What kind of Milling Machine do you need?
Before we get into the detail of which milling machine configuration you’ll most likely want to buy, it’s important to note that this article will only cover manual milling machines. CNC mills are a different beast altogether, and they’ll have their own handbook.
Although manual and CNC mills have a lot in common (manual mills are frequently converted CNC mills), CNC mills have extra needs that would make this article too complicated. In this piece, we’ll only discuss manual machines.
Horizontal and vertical milling machines are the two most common types of modern milling machines. This controls whether the spindle axis of the machine moves up and down or side to side. Both sorts of machines will frequently feature tilting or swiveling heads, columns, and tables, allowing them to do many of the same functions. Certain tasks, however, will be easier on one system than on the other.
In actuality, the differences between the machines are more obvious than their orientation. The table on a vertical machine will be perpendicular to the spindle’s zero-tilt position, whereas the spindle on a horizontal machine will be parallel to the table’s plane. This introduces a fundamental distinction in the types of jobs that each machine can handle.
The overarm, which constrains the revolving arbor on two sides, is the major strength of a horizontal milling machine. This provides it enormous strength and allows the machinist to make extremely heavy cuts that a vertical machine would be unable to handle.
Because of the tremendous strength, it’s perfectly possible (and popular) to stack many cutters on the arbor to cut a flat table with slots in a single pass. This makes it ideal for surface, cutting grooves and slots, and other operations requiring a flat part in one axis.
The disadvantage is that making pieces with cuts in all axes is substantially more difficult (and often impossible). A vertical milling machine excels in this area: flexibility. You’d be hard-pressed to find a job that a vertical mill can’t handle — though, depending on the part geometry, it can take a lot longer than a horizontal mill.
You probably already know which one you want now that you know the differences. But, just in case, we’ll remark that a vertical mill is nearly probably what you’re looking for. Horizontal mills are useful for a limited number of tasks, but most hobbyists won’t use them very often.
In contrast to the specialized production work that horizontal mills are typically used for, the versatility of a vertical mill lends itself nicely to the many and diversified activities that hobbyists incline toward.
Should You Buy Brand Name
This is a question that influences many purchase decisions, including milling machines. So, does it make a difference? Both yes and no. Milling machines have been around for a long time, and there are no mysteries to their design. What makes a good machine and what doesn’t is well-known.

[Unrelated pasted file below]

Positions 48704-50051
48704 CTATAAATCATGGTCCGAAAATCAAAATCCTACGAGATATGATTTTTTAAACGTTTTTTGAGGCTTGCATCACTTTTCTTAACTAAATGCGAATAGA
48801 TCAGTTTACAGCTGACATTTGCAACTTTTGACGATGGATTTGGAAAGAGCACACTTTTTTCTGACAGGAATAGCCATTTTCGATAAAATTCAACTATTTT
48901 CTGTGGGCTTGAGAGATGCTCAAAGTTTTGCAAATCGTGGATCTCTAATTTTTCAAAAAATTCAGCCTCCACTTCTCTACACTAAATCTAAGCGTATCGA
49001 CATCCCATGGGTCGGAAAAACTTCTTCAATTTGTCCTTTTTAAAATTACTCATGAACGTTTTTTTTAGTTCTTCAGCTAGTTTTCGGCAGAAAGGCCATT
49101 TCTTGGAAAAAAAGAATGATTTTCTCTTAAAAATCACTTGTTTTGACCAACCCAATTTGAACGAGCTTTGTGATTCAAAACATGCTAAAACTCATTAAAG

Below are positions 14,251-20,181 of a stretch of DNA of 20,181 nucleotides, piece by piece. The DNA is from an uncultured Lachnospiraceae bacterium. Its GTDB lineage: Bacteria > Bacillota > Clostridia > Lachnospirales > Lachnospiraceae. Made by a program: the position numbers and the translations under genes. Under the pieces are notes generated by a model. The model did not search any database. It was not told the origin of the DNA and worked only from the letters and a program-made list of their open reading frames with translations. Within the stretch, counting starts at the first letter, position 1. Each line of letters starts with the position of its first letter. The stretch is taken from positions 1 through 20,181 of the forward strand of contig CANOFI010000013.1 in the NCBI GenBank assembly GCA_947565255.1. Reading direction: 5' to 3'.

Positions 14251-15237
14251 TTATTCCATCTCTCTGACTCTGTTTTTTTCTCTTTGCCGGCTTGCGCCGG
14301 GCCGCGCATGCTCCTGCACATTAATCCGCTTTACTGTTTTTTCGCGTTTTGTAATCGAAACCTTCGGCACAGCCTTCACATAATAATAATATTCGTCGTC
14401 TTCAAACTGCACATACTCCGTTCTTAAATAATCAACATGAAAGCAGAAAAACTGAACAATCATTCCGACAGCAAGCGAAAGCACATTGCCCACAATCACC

Unfortunately, reality does not live up to that expectation. This is due to two factors: manufacturing quality and cost. Many manufacturers will cut corners in order to keep costs down. They might employ low-quality materials, motors that aren’t powerful enough, and so on. Even if the manufacturer isn’t cutting corners on purpose, it’s possible that they’re simply incapable of producing high-quality products. Poorly manufactured lead screws, sloppy machining, and sloppy tolerances can all result in a mill that is difficult to use and can’t maintain acceptable precision.
As a result, purchasing a proven machine is a good option. Choosing a well-known brand is usually the best option. However, some less expensive brands continue to manufacture high-quality machines (often clones of more expensive models). They may have fewer features or less powerful motors, yet they may be sufficient for your requirements. Just make sure to read some evaluations from people who have worked with them in the past.
Small desktop milling machines are appealing, but if you plan to mill metal, you should avoid them. Consider the last time you had to drill a hole in steel or use a hacksaw to cut a piece off. It’s an extremely difficult task that necessitates a great deal of force. Your milling machine must be able to apply that much force without flexing – even a small amount of flex will ruin any hope of machining a part with acceptable tolerances.
As a result, the mill’s frame should be as hefty and robust as feasible. A small desktop machine will very probably be incapable of milling anything tougher than aluminum, and even then, the results will be inconsistent. If you want even reasonable precision, the best option is to acquire a mill that is as huge and heavy as your space allows.
Spindle Motor HorsePower
Machinists, like car aficionados, place a premium on horsepower. This isn’t entirely unjustified; the last thing you want is for the motor to stall in the middle of a cut. However, almost all mills will feature a mechanism to gear down the motor in order to boost torque at the expense of speed. Steel milling necessitates high torque and low speed, whereas aluminum milling necessitates the opposite.
New or Used?
Buying used is something you should really consider. Quality mills are long-lasting devices that can withstand a lot of usage for decades, and buying used can save you a lot of money. Industrial auctions in your area and Craigslist are both fantastic locations to look at. Evaluating old machinery is similar to inspecting a used car: make sure everything works, that there isn’t excessive wear, and that it appears to have been well-maintained.
So above are the tips you can follow in buying the Milling Machine for your application. Promas Engineers is the best Milling Machine supplier and manufacturer in India. For more information on milling machines, contact us.